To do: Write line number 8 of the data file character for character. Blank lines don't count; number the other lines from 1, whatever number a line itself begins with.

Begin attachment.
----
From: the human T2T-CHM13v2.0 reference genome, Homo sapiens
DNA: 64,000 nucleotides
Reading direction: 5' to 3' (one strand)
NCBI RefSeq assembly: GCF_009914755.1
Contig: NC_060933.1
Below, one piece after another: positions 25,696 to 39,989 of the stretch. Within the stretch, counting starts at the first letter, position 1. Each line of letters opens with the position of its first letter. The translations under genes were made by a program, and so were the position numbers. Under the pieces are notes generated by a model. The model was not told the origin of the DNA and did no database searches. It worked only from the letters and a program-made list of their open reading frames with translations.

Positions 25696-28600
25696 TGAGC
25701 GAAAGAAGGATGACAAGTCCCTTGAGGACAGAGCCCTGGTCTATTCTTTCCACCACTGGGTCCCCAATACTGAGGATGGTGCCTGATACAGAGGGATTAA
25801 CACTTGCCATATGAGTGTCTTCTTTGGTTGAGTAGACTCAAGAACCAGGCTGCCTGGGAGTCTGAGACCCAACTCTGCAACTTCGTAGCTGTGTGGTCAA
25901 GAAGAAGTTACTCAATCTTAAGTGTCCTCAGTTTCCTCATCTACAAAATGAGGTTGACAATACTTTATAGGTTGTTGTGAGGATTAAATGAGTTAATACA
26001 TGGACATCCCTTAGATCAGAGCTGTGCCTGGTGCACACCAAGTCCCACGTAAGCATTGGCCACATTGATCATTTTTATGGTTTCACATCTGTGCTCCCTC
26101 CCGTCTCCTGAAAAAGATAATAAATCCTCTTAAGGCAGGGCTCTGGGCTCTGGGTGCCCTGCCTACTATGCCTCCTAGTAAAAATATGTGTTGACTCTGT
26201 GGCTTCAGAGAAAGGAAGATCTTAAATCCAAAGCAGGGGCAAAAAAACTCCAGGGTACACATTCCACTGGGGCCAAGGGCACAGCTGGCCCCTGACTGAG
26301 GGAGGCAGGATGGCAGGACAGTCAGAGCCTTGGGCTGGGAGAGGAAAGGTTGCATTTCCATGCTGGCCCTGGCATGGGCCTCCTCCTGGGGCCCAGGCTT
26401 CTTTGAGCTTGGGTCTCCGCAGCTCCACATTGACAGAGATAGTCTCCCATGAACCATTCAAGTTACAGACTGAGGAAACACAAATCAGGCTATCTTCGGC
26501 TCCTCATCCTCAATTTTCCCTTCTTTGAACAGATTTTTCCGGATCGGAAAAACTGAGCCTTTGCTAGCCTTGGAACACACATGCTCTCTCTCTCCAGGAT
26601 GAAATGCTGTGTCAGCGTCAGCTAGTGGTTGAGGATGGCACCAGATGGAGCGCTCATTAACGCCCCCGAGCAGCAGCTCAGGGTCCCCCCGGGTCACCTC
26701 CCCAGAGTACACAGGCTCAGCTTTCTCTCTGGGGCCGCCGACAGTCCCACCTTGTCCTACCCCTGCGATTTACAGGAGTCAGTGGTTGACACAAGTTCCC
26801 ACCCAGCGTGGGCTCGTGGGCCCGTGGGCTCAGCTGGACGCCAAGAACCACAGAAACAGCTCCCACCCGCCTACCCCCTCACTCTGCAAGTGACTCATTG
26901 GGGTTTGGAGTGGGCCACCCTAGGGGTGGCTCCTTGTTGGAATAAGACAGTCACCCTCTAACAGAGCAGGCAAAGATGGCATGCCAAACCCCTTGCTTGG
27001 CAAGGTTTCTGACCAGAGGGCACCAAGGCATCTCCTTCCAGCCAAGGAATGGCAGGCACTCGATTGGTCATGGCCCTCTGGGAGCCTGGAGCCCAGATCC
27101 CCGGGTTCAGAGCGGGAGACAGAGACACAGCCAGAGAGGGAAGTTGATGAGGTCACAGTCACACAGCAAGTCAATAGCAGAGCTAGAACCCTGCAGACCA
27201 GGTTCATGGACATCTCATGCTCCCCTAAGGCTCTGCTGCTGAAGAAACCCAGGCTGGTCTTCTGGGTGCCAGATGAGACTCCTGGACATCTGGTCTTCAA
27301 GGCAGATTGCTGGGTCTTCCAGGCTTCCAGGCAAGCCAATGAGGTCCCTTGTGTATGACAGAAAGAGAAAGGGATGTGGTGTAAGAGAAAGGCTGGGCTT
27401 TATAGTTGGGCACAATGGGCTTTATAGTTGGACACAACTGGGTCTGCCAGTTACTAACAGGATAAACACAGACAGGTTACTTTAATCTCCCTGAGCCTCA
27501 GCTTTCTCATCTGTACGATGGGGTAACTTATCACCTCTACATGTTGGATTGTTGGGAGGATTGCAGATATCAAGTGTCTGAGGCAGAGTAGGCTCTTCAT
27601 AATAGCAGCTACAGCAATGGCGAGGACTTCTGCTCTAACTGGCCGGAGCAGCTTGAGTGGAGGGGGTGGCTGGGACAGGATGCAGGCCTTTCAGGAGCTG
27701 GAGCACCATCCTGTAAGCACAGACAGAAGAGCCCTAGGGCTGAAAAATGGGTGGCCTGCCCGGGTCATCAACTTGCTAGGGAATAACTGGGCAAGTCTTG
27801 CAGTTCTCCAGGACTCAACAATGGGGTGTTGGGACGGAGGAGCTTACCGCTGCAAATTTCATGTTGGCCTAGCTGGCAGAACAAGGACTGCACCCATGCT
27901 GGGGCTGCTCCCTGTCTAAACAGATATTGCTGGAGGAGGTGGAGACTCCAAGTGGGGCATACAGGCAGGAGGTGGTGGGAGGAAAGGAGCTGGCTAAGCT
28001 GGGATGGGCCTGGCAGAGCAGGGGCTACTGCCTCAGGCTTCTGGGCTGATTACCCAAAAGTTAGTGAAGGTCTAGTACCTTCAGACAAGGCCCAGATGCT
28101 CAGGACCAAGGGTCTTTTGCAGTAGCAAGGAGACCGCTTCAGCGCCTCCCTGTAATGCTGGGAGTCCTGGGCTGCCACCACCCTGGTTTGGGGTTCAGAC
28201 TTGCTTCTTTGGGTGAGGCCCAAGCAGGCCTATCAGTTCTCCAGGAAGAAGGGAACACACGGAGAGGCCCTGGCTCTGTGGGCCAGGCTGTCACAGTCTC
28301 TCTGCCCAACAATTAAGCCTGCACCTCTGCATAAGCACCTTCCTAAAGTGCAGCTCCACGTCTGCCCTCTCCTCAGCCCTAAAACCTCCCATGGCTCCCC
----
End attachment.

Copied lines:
25696 TGAGC